IT'S happening slowly, but it is happening - that's the message of assurance from the drivers of the Naracoorte CT scan appeal.
The Naracoorte "tri committee" overseeing efforts to bring a CT machine to Naracoorte last week held an information meeting to bring stakeholders up to date.
While Naracoorte Area Health Advisory Council chair Barrie Moyle pleased the gathering of 15 people from service clubs and other local organisations when he revealed the running tally for fundraising was up to an impressive $522,000-plus, he was also forced to answer some probing questions on why the project was taking so long.
After giving a thorough outline of what the committee had been doing to advance the project since the last public meeting in October, Mr Moyle was questioned on what was holding it up.
In response, he explained that buying and installing a CT scan presented many complicating issues not apparent to the casual observer.
On top of raising hundreds of thousands of dollars, these included negotiating with Country Health SA, finding a potential service provider, ensuring suitable internet speed and power supply and also waiting for the introduction of the new SA Medical Imaging system.
After the meeting, Mr Moyle told the Herald: "The planned commencement of SAMI in mid-2014...sets the timeline to be worked with.
"It is pointless to proceed prior or it may have to be taken apart and redone. We do not need duplication and the inherent potential cost incurred."
Finding a service provider was perhaps the major obstacle, and efforts to achieve that were being hampered by a lack of available data on potential users.
Mr Moyle agreed at the meeting that time was ticking on, but said it was frustrating that because there hadn't been any major developments publicised in recent months, people assumed nothing was happening and the project was stalling.
"People have got hold of the wrong angle (when assuming that) - that just makes it very difficult," he said. "Unless they have the correct information, they just go off on a tangent."
SE rural regional director for Country Health SA Jayne Downs backed Mr Moyle's stance, saying she knew progress was being made, and that correct process was being followed.
"Rest assured that work is being done behind the scenes, and as it should be."
Mr Moyle added: "It's all very well to raise the funds and it gives the community enormous credibility going forward.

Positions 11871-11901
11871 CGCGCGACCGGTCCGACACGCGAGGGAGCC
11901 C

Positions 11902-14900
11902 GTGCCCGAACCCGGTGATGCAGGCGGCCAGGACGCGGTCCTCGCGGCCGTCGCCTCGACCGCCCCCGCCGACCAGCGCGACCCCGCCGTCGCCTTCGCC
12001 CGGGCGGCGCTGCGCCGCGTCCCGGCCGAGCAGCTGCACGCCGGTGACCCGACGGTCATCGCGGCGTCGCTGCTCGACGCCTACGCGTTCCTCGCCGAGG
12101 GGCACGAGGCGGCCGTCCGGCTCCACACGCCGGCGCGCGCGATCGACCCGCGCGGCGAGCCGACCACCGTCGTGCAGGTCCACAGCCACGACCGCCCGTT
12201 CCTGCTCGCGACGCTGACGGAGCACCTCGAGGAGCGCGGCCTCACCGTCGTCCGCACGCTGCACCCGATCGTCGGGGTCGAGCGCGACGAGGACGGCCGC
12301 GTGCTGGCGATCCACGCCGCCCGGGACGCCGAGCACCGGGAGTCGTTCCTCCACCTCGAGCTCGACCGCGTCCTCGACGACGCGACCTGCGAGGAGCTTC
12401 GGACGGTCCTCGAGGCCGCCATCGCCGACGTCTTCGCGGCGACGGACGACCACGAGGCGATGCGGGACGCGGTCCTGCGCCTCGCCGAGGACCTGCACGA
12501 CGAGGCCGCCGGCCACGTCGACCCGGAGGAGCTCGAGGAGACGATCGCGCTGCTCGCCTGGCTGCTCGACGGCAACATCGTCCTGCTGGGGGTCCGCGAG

"We've almost got the cash right now, but you've got to work with the system or it falls apart."
David Attwood, one of the original instigators of the appeal project and who has produced a business plan for the project, asked for clarity on some issues.
"A lot of people say I'm stirring the pot, but I don't ask a question without a reason," he said.
Mr Attwood asked Mr Moyle to explain the fund's banking procedures - where the funds raised were being kept, who had access to them and whether checks and balances were in place for every dollar raised.
Mr Moyle said the funds were all in a BankSA special interest earning account, could be accessed by four signatories - himself and three hospital staff - and the source of all contributions was acknowledged and carefully recorded.
Asked who would approve expenditure of $10,000 or more for a consultancy fee, if it was decided to go that way, Mr Moyle said it would be the tri committee - "It's not any individual."
Mr Attwood said it was important these and other facts were publicised so the community felt more informed and involved.
"The concern is we need to be more transparent with the community - get a table of events and make sure the community knows what's going on."
Mr Moyle stopped Mr Attwood at that point and argued that the organisers had done whatever possible to keep people informed, including organising a public meeting which drew a crowd of only 30 people despite being heavily publicised.
"I've been challenged on that a few times, and it's irritated me," he said.
Mr Attwood: "We need these sort of meetings, but we need them more often.
"I'm coming up to my third fun run now (raising funds for the scan appeal)...we've got a hell of a good start for an asset for the hospital, and I'm not sure the community knows what we're doing."
"Let me assure you," Mr Moyle responded. "We're working as hard as we can on those things."
Mr Moyle said background work was also continuing on issues such as exactly where in the hospital the CT scan machine could be sited.
Peter Flavel, who had earlier sought detail on why a consultant might be required and how much that might cost, asked what specifically was missing from the business plan that it couldn't be progressed.
Mr Attwood conceded that he hadn't been able to get all the figures he needed on potential users of a CT machine in Naracoorte because of privacy issues.
Ms Downs said there were still many boxes to tick, but taking the completed business plan to potential service providers would be a key. "It is frustrating, I understand that. We are needing a provider, that's the crucial piece."